Why Have Drug and Alcohol Tests at Work?
If you’re wondering why your employer administers a drug and alcohol test, you’re not alone. The issue is controversial and has ramifications, from reasonableness and legality to morale and safety concerns.
This article hopes to provide some food for thought for these points and provides different perspectives for companies or managers who are considering the use of such tests in the workplace. Let’s discuss the issues at hand. After all, if you’re the boss, your employees’ safety is your top priority.
Why Drug and Alcohol Tests are Carried Out?
Random workplace drug and alcohol testing are usually carried out after a work place incident. They can also be carried out if there is any suspicion of drug or alcohol use. There are also tests that can be carried out before recruiting employees to make sure they are off substances and fully qualified.
But why is the test important for many companies to carry out? This is because drug and alcohol use can interfere with workers’ performance. Unlike sober employees, drug users may not be able to think clearly or react quickly. As a result, they are more likely to make careless mistakes and may not be as productive.
Impact on Morale
While a workplace drug and alcohol test has several benefits, the cost can be significant. It can also make it difficult to recruit qualified employees, resulting in the loss of good workers. Additionally, marijuana’s legalization and medicinal use have complicated the issue. Employers also run the risk of losing valuable employees and creating discontent among current employees. Regardless of how necessary the testing is, the negative impact on employee morale can be profound.
However, in order to determine whether a test is justified, the employer must have “reasonable suspicion,” a logical reason to believe that the employee may be abusing substances or under the influence of drugs. In addition, the employer must not be discriminatory in its use of drug and alcohol testing. Private companies that offer drug and alcohol testing services like Precede must report results to the employer in an appropriate manner.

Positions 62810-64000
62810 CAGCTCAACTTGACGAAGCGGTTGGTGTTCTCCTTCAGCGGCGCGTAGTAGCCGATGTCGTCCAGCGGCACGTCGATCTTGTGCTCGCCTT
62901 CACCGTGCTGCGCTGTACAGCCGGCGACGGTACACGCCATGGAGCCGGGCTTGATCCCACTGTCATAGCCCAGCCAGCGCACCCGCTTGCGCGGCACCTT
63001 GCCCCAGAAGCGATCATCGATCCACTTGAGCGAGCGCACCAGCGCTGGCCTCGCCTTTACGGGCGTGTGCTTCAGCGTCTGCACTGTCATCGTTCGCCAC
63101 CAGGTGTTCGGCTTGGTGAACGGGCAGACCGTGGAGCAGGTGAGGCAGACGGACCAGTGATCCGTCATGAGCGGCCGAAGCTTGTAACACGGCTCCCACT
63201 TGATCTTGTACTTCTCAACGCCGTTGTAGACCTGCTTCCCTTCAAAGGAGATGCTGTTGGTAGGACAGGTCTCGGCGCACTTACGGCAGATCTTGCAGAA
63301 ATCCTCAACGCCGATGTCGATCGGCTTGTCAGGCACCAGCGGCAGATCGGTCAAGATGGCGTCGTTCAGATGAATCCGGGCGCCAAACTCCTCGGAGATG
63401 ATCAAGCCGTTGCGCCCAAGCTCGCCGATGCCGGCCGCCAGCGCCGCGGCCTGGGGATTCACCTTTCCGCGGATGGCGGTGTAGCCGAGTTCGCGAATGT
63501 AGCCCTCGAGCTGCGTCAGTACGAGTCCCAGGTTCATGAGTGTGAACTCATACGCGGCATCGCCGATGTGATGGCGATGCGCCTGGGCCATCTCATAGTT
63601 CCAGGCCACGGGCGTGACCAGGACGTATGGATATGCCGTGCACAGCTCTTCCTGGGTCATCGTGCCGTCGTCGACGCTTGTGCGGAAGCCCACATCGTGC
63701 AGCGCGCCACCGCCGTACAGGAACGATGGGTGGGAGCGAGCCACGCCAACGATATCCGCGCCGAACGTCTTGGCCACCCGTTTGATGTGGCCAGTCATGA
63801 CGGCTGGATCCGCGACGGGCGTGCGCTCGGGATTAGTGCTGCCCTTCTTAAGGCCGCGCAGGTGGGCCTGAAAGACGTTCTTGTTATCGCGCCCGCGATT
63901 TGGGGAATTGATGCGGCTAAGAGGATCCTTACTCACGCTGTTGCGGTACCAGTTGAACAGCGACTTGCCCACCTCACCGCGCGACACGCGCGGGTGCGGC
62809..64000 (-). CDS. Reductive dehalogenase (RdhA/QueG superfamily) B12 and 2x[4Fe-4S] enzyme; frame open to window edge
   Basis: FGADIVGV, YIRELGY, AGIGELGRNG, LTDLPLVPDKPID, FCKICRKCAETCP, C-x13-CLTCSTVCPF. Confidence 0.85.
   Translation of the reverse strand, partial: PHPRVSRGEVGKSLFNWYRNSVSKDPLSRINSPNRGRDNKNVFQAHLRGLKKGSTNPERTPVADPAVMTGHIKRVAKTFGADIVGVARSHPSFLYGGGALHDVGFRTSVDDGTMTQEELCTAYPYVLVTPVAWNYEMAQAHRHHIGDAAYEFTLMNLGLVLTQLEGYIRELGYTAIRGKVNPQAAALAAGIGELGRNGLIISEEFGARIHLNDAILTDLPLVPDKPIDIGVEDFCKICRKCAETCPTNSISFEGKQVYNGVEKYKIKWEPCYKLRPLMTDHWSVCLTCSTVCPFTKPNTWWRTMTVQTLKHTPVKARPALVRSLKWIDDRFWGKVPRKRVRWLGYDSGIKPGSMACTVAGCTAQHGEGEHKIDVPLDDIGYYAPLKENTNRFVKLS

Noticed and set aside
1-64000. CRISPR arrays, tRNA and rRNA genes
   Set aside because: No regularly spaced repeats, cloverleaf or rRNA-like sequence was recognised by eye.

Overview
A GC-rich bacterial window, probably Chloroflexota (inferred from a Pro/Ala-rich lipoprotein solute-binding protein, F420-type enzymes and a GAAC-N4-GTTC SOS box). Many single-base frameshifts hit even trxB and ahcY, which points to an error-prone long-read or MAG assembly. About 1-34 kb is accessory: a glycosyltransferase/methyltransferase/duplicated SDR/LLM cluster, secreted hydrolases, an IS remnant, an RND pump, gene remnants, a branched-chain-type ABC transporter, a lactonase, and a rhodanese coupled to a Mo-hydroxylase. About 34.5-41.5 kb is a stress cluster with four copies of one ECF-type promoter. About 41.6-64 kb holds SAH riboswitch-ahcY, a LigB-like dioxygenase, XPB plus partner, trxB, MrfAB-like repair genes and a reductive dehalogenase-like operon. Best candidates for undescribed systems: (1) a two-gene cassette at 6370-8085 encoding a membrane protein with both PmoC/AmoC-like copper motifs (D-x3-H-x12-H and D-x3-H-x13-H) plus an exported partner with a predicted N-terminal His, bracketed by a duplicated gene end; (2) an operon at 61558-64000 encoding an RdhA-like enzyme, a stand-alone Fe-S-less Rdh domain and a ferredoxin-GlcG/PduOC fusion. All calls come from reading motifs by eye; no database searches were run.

Some signs to look for in a suspected employee include sleep problems, erratic behaviour, or a change in work performance. These behaviours must be reported by a credible source. Evidence of drug and alcohol use must be corroborative. Drug and alcohol tests can be tampered with or falsified if there are traces of a substance in the specimen. Hence, these tests must be performed by a credible source.
Employers are increasingly conducting a drug and alcohol test at their workplaces to prevent workplace accidents. These tests can be done at any occupational health clinic. The safety concerns when having drug and alcohol tests at work are often based on the risk to others. A recent study from the National Survey on Drug Use and Health found that seventy percent of employed adults used illicit drugs in the past month.
Employers are increasingly trying to check the drug and alcohol use of their employees and prospective employees. While these practices are gaining in popularity, they may not always be legal. This article discusses the legality of pre-employment drug testing and other forms of employee testing. In addition, it provides helpful information for employers who want to do the testing on a random basis. It also addresses the issue of privacy, which should be considered before deciding to conduct drug and alcohol tests at work.
The legality of drug and alcohol tests at work varies by country. Generally, companies may conduct these tests if they have a reasonable suspicion that an employee may be using drugs. Usually, this means that an employer has a reason to suspect the employee is using drugs, such as a recent incident in which the employee caused an accident or suffered serious injuries. Additionally, a random test can only be conducted if there is evidence that the employee has a history of drug and alcohol use, such as being drunk or having a substance abuse problem.